Without fully understanding “networking” it is very easy to buy the wrong product or to even degrade the existing system. Your communications carrier is selling you the router that does carry the speeds they talk about on TV. However, once that device is installed in your home, there are a number of factors that come into play to degrade those speeds; number of IP addresses, structural blockages, simultaneous usage, heavy need of broadband such as gaming and more. Upgrading to an even higher speed router from your carrier is not going to solve your problems either, since all the other internal factors have not changed. An experienced network specialist can determine how to get you optimum performance by setting up the correct network infrastructure within your home.

Back to School Electronic Essentials

We have read many different articles on what a high school or college student should have for school. So, we figure we might as well weigh in on this topic as well.

Laptop computer: Even if your child is not taking a laptop to class, this is the most needed electronics that a student should have in both HS & College. While in high school, we recommend going with something fairly inexpensive. Buying an expensive computer during high school can be a huge waste of money, as the laptop is only going to be used for writing papers, doing research, checking emails from teachers, and watching videos from teacher website.

Once your child is ready for college, the type of laptop is based on what the student is taking. You want to be sure that the laptop is a) lightweight – he will be carrying it to classes, and b) has the capabilities to handle the software that will be used in classes. While every college has software loaded on library computers for students to use for assignments, if the student is going to use the software a lot, it is most likely better to get a laptop that can handle it. For example, an engineering student or a graphic artist is going to need a laptop that accommodates the software that those fields use all the time.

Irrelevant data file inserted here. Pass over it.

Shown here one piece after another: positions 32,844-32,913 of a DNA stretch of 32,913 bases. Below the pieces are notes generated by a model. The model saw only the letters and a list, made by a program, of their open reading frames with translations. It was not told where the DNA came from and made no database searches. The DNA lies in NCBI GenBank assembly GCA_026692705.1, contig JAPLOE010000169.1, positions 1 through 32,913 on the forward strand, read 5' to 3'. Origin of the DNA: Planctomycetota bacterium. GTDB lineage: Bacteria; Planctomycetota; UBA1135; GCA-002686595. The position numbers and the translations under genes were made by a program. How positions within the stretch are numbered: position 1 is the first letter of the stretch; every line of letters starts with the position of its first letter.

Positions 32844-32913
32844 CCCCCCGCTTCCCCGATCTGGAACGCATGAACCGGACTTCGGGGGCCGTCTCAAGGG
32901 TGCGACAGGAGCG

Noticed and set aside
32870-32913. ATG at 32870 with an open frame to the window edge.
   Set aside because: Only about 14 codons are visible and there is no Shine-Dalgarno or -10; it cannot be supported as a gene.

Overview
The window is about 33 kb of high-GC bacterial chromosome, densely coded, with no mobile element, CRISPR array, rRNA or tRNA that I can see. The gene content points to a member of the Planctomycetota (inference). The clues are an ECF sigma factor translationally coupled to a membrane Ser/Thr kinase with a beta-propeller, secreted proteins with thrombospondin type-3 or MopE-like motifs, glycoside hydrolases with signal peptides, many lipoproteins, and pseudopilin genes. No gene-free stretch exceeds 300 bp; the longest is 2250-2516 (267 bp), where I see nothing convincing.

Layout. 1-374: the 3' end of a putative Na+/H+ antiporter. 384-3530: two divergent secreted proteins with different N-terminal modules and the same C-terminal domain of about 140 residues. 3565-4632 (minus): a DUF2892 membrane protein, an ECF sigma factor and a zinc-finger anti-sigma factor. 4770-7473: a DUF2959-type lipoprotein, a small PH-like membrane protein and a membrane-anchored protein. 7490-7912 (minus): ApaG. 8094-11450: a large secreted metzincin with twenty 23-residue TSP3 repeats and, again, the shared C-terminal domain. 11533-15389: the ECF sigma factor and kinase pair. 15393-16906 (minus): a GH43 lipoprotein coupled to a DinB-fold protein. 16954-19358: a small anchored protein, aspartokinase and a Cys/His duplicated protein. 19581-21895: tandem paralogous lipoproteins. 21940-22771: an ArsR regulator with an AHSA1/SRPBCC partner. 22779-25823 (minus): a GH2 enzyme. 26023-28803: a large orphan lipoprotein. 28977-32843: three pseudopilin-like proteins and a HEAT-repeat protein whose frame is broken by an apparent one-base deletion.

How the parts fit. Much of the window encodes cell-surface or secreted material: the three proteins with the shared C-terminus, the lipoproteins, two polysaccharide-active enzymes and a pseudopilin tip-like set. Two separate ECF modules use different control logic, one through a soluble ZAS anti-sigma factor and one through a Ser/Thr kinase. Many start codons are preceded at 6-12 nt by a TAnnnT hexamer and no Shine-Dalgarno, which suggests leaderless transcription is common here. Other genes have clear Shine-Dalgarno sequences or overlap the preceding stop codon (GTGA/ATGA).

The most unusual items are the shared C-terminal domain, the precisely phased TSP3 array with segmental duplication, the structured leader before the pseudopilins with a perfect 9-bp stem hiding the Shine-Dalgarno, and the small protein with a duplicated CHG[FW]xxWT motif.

Cell phone: Yes, your high school child needs a cell phone. The term “Cell Phone” is really an outdated term. What you are actually purchasing is a mini tablet computer that happens to run a telephone app. Save yourself some money and get one with a good digital camera. I purchased my last cell phone because I needed a camera, not a phone. But, it was cheaper to have both in a nice small package than to lug around a camera. Unless you are studying photography or it is a passion, no one needs a professional camera. But, everyone should have a cell phone by high school. Kids have so many activities they belong to and the easiest way to know where they are and when they need you is through a cell phone. As for college students, it is a given. Their teachers will text them, students will plan study groups and on & on. Plus, what a great way to stay in touch with your child. Just remember to text, not call. If you call a college student they will think someone has died. Text them that you will be calling them so as not to freak them out.

I do not believe a student needs a tablet as long as they have a smart phone & a laptop. I probably see more elementary age children with tablets than high school & college students. Unless your child can really give you a good reason for a tablet, I’d say no.
Extras: Besides tablets, other electronics items that teens & college students like to have include headphones, portable speakers, TVs and a good car radio. These are great Wish List items for the holidays but certainly not a “Back to School” necessity.